The Wetlands Division of EPA's Office of Wetlands, Oceans, and Watersheds provides links for wetlands resources and current U.S. legislative information, including President Clinton's 1995 speech in support of the Clean Water Act wetlands programs. There is a link to EPA's current efforts to protect ecosystems, one to wetlands hotline, and to educational resources for teachers. One resource in particular is a video on Wetlands Water Quality Standards that is available for borrowing by teachers. This page also has five lovely wetland flower gifs--you will need to identify them since no names are provided.
The most valuable link for many teachers on the EPA wetlands page! This site provides links to background papers on the quality of our nation's water, on the value and functions of wetlands, on wetlands protection, economic benefits, and consequences of lost wetlands. The information is presented in student- (and teacher-) friendly terms. Technical information is also available.
The Students and Teachers Page of the EPA provides links to teaching aids, curricular materials, and fact sheets not only on water quality issues, but on a wide range of environmental issues. At the bottom of the page is the link to student posters.
The U.S. Geological Survey Water Resources Information page provides general links dealing with water quality issues. One link provides real-time hydrologic data, as they put it "from the stream to your screen." Fact Sheets dealing with water pollution topics are available at One link on this page deals with whether "created" wetlands can adequately replace wetlands that have been destroyed. Another links deals with nitrate contamination. The mother-page contains GREAT links to fact sheets on fuel, metal, and other resources as well!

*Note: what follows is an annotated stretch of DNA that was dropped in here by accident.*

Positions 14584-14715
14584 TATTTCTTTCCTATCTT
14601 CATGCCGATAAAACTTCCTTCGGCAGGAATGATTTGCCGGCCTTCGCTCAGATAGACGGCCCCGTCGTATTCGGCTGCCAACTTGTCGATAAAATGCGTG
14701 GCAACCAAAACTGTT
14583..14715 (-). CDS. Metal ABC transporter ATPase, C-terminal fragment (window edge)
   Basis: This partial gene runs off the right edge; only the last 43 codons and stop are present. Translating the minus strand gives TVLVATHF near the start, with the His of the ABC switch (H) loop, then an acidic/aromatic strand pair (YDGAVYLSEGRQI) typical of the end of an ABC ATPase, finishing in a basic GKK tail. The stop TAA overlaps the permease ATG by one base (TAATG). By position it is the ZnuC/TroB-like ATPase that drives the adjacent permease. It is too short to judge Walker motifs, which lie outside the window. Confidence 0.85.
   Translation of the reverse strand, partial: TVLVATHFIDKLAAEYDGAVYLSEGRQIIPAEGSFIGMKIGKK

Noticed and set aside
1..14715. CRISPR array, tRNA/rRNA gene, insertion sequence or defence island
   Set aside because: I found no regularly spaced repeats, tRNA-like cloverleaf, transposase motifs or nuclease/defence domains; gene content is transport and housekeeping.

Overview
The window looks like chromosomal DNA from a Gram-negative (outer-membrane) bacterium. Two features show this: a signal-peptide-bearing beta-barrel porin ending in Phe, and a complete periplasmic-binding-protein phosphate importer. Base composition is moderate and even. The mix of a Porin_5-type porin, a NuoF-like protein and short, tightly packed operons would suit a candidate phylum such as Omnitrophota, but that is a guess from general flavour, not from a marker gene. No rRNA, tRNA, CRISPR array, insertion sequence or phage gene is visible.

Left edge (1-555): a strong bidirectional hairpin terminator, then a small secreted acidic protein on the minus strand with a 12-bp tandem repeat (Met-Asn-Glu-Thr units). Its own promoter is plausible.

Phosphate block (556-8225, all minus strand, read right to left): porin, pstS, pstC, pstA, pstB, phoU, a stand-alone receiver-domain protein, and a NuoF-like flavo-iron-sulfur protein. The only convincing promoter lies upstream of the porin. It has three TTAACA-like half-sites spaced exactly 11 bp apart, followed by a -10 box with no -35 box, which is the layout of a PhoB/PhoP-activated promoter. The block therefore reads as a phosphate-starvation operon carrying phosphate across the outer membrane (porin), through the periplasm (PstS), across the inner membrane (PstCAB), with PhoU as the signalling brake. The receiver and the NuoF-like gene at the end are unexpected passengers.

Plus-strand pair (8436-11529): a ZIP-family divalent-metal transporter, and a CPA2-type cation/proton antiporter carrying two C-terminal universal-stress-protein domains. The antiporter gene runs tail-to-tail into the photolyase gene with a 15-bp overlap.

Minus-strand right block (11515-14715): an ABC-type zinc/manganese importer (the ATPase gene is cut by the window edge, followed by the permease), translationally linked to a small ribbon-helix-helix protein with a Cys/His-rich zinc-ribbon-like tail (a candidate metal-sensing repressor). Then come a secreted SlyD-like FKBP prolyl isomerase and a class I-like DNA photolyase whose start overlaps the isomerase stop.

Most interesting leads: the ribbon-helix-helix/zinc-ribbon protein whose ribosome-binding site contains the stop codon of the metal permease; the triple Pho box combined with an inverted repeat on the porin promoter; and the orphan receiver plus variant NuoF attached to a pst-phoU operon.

The Washington State Department of Ecology provides information on many environmental topics (air, water, solid waste, nuclear waste, hazardous waste) at the site. This Shorelands and Wetlands page provides a few specific links for wetlands guidelines and stewardship in Washington. The Department of Ecology also provides for on-line requests of their brochures.
"WETLANDS UNDER SIEGE IN CITIES ACROSS NATION" By Sean Henahan of Access Excellence is a 1995 article written for the journal Wetlands. Mr. Henahan cites a Oregon State University on the "rapid destruction of wetland areas around Portland, Ore." A short article of interest for those in Portland and the Willamette Valley.

Not included in the Top Ten, but perhaps worth a look....  {This site is not longer active}
You are invited to look at the student wetlands effort of Oregon Episcopal Students. This URL is for work students are doing during the 1996-97 school year and is currently under construction. Their work through January is uploaded in February; students maintain their pages through May. The site becomes dormant until the following January.

This URL was found after this article had been submitted. However, it should prove a great resource to watershed teachers in the Portland area.....

r. hemphill
February 15, 1997